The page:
The Spanish version of the General Self-Efficacy Scale (GSE) was used for measuring this variable [51]. It is a brief and one-dimensional measure comprising 10 items in Likert format with five options: 1 = never, 2 = sometimes, 3 = frequently, 4 = almost always, and 5 = always. The scale correction is obtained by adding the scores of each statement; the higher the score, the greater the general self-efficacy experienced by the person. Regarding its psychometric properties, excellent levels of internal consistency identified by a Cronbach’s alpha coefficient of 0.81 have been found [51].

2.3.5. Psychological Distress Scale

The Kessler Psychological Distress Scale (KPDS, or simply K10) was used for this construct to obtain a global measurement of this variable through the symptoms of anxiety or depression that the person perceived in the last four weeks [52]. This instrument comprises 10 questions answered by choosing one of the following options: 1 = never, 2 = rarely, 3 = sometimes, 4 = often, and 5 = always. The K10 has been evaluated in various scenarios in which evidence of internal consistency and positive correlations with anxiety and depression inventories have been found, suggesting that the convergent validity of the scale is satisfactory [53,54,55,56].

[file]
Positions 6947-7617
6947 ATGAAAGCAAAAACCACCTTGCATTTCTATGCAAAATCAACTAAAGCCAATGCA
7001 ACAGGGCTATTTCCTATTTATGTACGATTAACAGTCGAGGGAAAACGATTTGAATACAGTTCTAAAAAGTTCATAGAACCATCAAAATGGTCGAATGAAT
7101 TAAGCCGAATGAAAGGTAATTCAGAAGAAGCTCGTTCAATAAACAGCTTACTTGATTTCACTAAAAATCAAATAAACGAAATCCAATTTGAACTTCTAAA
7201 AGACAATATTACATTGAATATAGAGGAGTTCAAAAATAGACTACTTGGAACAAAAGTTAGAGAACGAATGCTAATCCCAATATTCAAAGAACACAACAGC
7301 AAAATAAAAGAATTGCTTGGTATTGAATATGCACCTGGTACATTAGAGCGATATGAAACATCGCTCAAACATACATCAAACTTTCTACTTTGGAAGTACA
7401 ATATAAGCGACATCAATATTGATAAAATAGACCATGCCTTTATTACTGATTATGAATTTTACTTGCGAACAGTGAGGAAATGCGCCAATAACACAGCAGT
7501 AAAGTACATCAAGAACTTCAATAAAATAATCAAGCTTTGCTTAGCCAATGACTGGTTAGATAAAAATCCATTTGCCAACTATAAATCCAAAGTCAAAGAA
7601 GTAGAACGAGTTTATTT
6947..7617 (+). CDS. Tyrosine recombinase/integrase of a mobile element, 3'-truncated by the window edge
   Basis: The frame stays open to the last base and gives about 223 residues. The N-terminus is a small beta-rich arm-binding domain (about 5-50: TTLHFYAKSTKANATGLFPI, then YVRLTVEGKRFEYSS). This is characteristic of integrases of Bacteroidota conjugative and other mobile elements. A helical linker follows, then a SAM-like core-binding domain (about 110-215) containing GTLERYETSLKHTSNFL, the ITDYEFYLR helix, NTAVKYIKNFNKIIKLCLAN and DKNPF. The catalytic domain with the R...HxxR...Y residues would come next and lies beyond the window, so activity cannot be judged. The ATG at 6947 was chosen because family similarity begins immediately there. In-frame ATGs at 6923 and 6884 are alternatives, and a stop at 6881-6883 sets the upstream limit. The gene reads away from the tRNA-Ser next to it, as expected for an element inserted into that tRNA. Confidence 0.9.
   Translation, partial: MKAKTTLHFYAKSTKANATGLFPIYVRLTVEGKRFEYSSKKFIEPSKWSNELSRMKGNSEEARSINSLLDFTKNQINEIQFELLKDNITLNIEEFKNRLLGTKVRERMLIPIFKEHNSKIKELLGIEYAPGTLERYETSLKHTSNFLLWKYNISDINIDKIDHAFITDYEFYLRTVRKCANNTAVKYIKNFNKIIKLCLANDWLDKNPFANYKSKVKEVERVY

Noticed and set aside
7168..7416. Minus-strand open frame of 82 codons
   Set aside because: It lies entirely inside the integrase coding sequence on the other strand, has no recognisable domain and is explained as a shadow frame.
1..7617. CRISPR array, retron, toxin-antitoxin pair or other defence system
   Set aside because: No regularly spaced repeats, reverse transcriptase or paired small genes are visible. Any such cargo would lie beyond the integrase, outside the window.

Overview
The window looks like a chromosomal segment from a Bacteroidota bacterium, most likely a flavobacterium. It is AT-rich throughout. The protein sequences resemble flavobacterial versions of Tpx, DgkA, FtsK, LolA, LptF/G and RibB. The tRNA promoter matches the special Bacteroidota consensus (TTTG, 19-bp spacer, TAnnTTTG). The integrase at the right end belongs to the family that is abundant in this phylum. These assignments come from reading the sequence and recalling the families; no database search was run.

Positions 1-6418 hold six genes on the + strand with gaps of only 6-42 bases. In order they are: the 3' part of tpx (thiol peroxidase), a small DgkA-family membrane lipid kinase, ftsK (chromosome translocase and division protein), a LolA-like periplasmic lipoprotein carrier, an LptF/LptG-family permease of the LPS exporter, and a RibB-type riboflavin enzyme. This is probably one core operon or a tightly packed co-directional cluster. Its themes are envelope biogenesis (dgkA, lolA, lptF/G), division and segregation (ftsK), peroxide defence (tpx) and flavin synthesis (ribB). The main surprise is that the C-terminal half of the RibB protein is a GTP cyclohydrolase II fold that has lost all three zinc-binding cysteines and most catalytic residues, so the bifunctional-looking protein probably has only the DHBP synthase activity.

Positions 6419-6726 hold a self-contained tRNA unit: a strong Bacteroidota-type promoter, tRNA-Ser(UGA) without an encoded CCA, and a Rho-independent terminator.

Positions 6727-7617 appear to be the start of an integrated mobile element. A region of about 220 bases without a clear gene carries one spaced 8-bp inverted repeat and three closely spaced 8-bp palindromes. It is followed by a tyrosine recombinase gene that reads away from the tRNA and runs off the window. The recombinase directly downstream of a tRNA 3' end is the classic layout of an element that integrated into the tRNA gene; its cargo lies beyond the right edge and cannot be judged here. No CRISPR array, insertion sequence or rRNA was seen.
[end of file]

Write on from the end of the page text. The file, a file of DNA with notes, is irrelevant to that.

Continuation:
2.3.6. Program and Procedure

The program was aimed at teaching staff at different levels from the Uruguayan education system. The objectives of the training program were as follows: (a) to promote the well-being of participating teaching staff; (b) to develop theoretical and practical knowledge of character education; (c) to develop skills for the well-being management in the educational context; and (d) to provide tools for the proper application of positive psychology, character education, and well-being in educational contexts.
The teacher training program in positive psychology, character education, and well-being applied to formal education comprised 12 modules described below: (1) introduction to positive psychology; (2) virtues and character strengths; (3) studies in positive psychology and character education; (4) development of the specific strengths of gratitude and self-control; (5) strengths of open-mindedness and social intelligence; (6) pathways to wellness and character education; (7) empathy and compassion; (8) strengths of prudence, forgiveness, and leadership; (9) growth and resilience mindsets; (10) strengths of optimism and appreciation of beauty; (11) strengths of kindness, meaning, purpose, and transcendence; and (12) presentation of designed educational interventions. The program lasted approximately 90 direct training hours.